Courtesy of Banchory Recordings The news of a solo album by Belle and…
- Posted on Oct 1st 2010 10:00AM by Kenneth Partridge
Jordi Vidal, Redferns
Luckily, the almighty likes his pop music twee as can be.
"We have good luck with the weather," lead singer Stuart Murdoch said three songs into the Scottish orchestral-pop septet's set, pushed up a half-hour with hopes of beating the storm. "We have god on our side."
Indeed, Belle and Sebastian played for nearly two hours, and nary a drop fell on East River Park. Across the water, the Manhattan skyline was barely visible through the fog, but in Brooklyn, Murdoch and his mates churned out sunny pop song after sunny pop song about sad boys and girls. In addition to its seven regular members, the group is touring with a string quartet, perfect for gussing up old favorites and songs from its forthcoming eighth album, 'Write About Love.'
The band opened with 'I Didn't See It Coming,' a new song featuring a drum machine and lead vocals from multi-instrumentalist Sarah Martin. The mix wasn't quite right, and many fans were unfamiliar with the tune, but no one seemed to care. It was the first song Belle and Sebastian had played in New York City since 2006, and legions of bespectacled, cardigan-clad Brooklynites found themselves in full agreement with the central refrain, a line Murdoch repeated after the music had stopped: "Make me dance/ I want to surrender."
Belle and Sebastian tried a handful of other new ones -- Murdoch's Stradivarius of a second fiddle, guitarist and sometime frontman Stevie Jackson, led a killer audience sing-along with his 'I'm Not Living in the Real World' -- but mostly, the band kept it old-school. There was the Thin Lizzy homage of 'I'm a Cuckoo,' the Gary Glitter-esque glam stomp of 'Step Into My Office, Baby,' the shuffle and lilt of 'Piazza, New York Catcher' and the semi-sweet, semi-sarcastic teen drama of 'Judy and the Dream of Horses.'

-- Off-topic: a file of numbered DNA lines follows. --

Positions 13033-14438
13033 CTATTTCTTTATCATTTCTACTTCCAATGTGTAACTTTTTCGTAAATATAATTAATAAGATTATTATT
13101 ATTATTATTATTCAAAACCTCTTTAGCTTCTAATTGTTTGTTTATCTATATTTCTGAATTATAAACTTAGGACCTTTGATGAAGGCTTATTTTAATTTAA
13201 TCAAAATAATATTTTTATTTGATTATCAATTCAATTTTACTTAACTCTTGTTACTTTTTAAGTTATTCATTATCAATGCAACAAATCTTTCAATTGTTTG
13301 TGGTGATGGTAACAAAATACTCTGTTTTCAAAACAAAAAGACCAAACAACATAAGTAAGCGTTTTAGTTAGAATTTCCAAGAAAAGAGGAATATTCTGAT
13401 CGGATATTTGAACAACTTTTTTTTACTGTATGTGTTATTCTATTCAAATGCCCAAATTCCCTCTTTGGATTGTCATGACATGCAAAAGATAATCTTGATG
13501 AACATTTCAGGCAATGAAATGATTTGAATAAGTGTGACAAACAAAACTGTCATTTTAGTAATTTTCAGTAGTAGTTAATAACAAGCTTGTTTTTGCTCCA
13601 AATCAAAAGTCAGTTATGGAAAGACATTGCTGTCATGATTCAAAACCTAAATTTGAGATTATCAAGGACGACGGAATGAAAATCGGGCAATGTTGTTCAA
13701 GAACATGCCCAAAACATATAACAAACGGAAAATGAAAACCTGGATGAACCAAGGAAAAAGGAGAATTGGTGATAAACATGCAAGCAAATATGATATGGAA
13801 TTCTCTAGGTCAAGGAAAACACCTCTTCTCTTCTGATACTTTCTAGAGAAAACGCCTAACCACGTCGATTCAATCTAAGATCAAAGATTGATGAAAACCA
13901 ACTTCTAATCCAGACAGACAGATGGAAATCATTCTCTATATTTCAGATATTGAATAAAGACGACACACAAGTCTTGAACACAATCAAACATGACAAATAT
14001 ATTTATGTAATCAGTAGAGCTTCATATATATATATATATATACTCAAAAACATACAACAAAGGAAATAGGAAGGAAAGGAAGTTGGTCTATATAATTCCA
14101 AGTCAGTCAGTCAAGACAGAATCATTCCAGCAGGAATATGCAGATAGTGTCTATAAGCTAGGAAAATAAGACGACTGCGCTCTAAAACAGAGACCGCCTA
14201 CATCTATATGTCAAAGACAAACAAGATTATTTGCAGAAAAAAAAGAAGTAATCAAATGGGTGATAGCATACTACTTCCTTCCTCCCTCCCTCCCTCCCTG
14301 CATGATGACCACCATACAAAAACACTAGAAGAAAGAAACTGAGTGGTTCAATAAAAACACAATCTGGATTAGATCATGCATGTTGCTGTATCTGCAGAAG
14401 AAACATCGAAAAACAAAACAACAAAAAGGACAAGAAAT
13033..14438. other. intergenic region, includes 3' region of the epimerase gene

Before playing 'Lord Anthony,' Murdoch tossed autographed footballs -- the oblong kind used in America's version of the game -- to kids 12 and under, or "baby Belles," whom he feared might have been dragged to the concert by their parents. The singer has the build and disposition of a third-string place kicker, but to everyone's amazement, he threw tight spirals 30 or 40 yards into the wind.
On 'There's Too Much Love,' Murdoch handpicked a half-dozen audience members to come onstage and provide background clapping. Most of those drafted kept the beat, although one tall dude dying to be the center of attention occasionally lost it, possibly on purpose.
During the next number, 'The Boy With the Arab Strap,' the clappers became dancers, and the lanky showboater took it upon himself to pick up a tambourine, a dangerous instrument in the hands of someone with questionable rhythm. When the song was over, Murdoch doled out Olympic-style medals but ran out before he reached the string bean -- further proof a just, benevolent deity was watching over the show.